Everyone’s always talking about traveling through time, but if you ask me the ultimate temporal vacation would be just to pause the clock for a bit. Who among us couldn’t use a five or six month break after 2020 before we commit to an entire new calendar year? *It’s not you 2021; it’s us.*

Unfortunately, this isn’t an episode of Rick and Morty so we can’t stop time until we’re ready to move on.

But maybe our computers can.

A pair of studies about quantum algorithms, from independent research teams, recently graced the arXiv preprint servers. They’re both basically about the same thing: using clever algorithms to solve nonlinear differential equations.

And if you squint at them through the lens of *speculative science* you may conclude, as I have, that they’re a recipe for computers that can basically *stop time* in order to solve a problem requiring a near-immediate solution.

Linear equations are the bread-and-butter of classical computing. We crunch numbers and use basic binary compute to determine *what happens next* in a linear pattern or sequence using classical algorithms. But nonlinear differential equations are tougher. They’re often too hard or entirely impractical for even the most powerful classical computer to solve.

*[Read next: How Netflix shapes mainstream culture, explained by data]*

The hope is that one day quantum computers will break the difficulty barrier and make these hard-to-solve problems seem like ordinary compute tasks.

When computers solve these kinds of problems, they’re basically predicting the future. Today’s AI running on classical computers can look at a picture of a ball in mid-air and, given enough data, predict where the ball is going. You can add a few more balls to the equation and the computer will still get it right most of the time.

But once you reach the point where the scale of interactivity creates a feedback loop, such as when observing particle interactions or, for example, if you toss a heaping handful of glitter up in the air, a classical computer essentially doesn’t have the ooomph to deal with physics at that scale.

This, as quantum researcher Andrew Childs told Quanta Magazine, is why we can’t predict the weather. There’s just too many particulate interactions for a regular old computer to follow.

But quantum computers don’t obey the binary rules of classical computing. Not only can they zig and zag, they can also zig while they zag or do neither at the same time. For our purposes, this means they can potentially solve difficult problems such as “where is every single speck of glitter going to be in .02 seconds?” or “what’s the optimum route for this traveling salesman to take?”

In order to understand how we get from here to there (and what it means) we have to take a look at the aforementioned papers. The first one comes from the University of Maryland. You can check it out here, but the part we’re focusing no now is this:

In this paper we have presented a quantum Carleman linearization (QCL) algorithm for a class of quadratic nonlinear differential equations. Compared to the previous approach of, our algorithm improves the complexity from an exponential dependence on T to a nearly quadratic dependence, under the condition R < 1.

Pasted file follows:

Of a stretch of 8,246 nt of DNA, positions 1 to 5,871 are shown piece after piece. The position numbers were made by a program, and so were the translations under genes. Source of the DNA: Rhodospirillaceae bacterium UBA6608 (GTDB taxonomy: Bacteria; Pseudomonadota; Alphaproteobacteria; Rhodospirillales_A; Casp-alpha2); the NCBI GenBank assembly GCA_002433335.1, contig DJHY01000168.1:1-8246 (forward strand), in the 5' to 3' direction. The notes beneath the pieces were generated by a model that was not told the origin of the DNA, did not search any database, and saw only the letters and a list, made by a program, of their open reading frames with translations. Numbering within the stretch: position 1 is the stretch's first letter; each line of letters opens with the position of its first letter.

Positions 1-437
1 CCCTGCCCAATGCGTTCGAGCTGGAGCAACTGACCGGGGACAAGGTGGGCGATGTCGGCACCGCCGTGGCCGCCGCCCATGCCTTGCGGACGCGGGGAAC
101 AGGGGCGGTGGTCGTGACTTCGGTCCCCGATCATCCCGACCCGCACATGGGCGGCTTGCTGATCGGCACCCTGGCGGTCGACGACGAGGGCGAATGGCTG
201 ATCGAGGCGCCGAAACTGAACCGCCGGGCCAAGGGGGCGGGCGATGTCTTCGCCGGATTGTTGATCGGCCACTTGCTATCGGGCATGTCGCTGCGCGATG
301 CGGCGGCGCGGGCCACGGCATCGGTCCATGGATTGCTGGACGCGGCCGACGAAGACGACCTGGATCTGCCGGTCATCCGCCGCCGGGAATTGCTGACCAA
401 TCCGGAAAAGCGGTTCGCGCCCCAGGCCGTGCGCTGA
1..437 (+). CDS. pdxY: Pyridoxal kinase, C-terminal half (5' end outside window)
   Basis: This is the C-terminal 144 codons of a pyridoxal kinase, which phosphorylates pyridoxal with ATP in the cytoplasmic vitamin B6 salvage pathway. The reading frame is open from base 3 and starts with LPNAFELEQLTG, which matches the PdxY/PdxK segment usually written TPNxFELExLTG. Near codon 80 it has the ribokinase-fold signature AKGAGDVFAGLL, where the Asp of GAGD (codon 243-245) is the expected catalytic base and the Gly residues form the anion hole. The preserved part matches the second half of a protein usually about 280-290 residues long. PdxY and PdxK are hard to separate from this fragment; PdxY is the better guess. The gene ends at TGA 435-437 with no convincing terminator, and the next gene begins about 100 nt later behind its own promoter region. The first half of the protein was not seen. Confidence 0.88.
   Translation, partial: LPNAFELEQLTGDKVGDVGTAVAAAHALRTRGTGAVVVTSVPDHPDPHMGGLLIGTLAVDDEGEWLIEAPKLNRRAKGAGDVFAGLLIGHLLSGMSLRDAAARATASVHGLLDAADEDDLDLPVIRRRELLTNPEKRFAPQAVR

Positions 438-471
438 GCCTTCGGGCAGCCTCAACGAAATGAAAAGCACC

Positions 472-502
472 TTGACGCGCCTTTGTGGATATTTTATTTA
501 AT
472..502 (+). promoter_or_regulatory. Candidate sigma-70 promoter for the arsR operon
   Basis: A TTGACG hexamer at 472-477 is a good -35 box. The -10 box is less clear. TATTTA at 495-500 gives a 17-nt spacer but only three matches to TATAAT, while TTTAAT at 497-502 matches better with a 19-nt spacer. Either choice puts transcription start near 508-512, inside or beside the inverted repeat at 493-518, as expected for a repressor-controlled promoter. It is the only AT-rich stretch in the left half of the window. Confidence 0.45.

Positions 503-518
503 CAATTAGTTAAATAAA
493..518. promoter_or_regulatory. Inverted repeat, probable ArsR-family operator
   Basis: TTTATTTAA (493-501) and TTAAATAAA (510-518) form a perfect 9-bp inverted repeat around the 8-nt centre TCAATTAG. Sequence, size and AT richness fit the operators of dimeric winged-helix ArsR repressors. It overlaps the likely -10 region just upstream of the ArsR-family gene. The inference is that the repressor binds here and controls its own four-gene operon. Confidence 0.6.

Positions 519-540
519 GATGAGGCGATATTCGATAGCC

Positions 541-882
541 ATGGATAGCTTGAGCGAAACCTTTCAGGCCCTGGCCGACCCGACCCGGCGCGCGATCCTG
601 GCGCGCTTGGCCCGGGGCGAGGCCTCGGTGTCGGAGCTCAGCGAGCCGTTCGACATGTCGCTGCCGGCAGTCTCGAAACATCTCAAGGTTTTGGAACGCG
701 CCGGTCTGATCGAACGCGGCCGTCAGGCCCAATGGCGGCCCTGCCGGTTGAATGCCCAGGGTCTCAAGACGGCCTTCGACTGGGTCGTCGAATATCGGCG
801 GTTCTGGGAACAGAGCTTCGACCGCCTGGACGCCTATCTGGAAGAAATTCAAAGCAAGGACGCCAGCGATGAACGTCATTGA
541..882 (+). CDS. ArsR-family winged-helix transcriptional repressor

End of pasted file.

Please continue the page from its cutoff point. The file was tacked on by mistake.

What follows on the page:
And let’s take a peek at the second paper. This one’s from a team at MIT:

This paper showed that quantum computers can in principle attain an exponential advantage over classical computers for solving nonlinear differential equations. The main potential advantage of the quantum nonlinear equation algorithm over classical algorithms is that it scales logarithmically in the dimension of the solution space, making it a natural candidate for applying to high dimensional problems such as the Navier-Stokes equation and other nonlinear fluids, plasmas, etc..

Both papers are fascinating (you should read them later!) but I’ll risk gross oversimplification by saying: they detail how we can build algorithms for quantum computers to solve those really hard problems.

So what does that mean? We hear about how quantum computers can solve drug discovery or giant math problems but where does the rubber actually hit the road? What I’m saying is, classical computing gave us iPhones, jet fighters, and video games. What’s this going to do?

It’s potentially going to give quantum computers the ability to essentially stop time. Now, as you can imagine, this doesn’t mean any of us will get a remote control with a pause button on it we can use to take a break from an argument like the Adam Sandler movie “Click.”

What it means is that a powerful-enough quantum computer running the great-great-great-great-grandchildren of the algorithms being developed today may one day be able to *functionally assess particle-level physics with enough speed and accuracy to make the passage of time a non-factor in its execution*.

So, theoretically, if someone in the future threw a handful of glitter at you and you had a swarm of quantum-powered defense drones, they could instantly respond by perfectly positioning themselves between you and the particles coming from the glitterplosion to protect you. Or, for a less interesting use case, you could model and forecast the Earth’s weather patterns with near-perfect accuracy over extremely long periods of time.

This ultimately means quantum computers could one day operate in a functional time-void, solving problems at nearly the exact infinitesimally-finite moment they happen.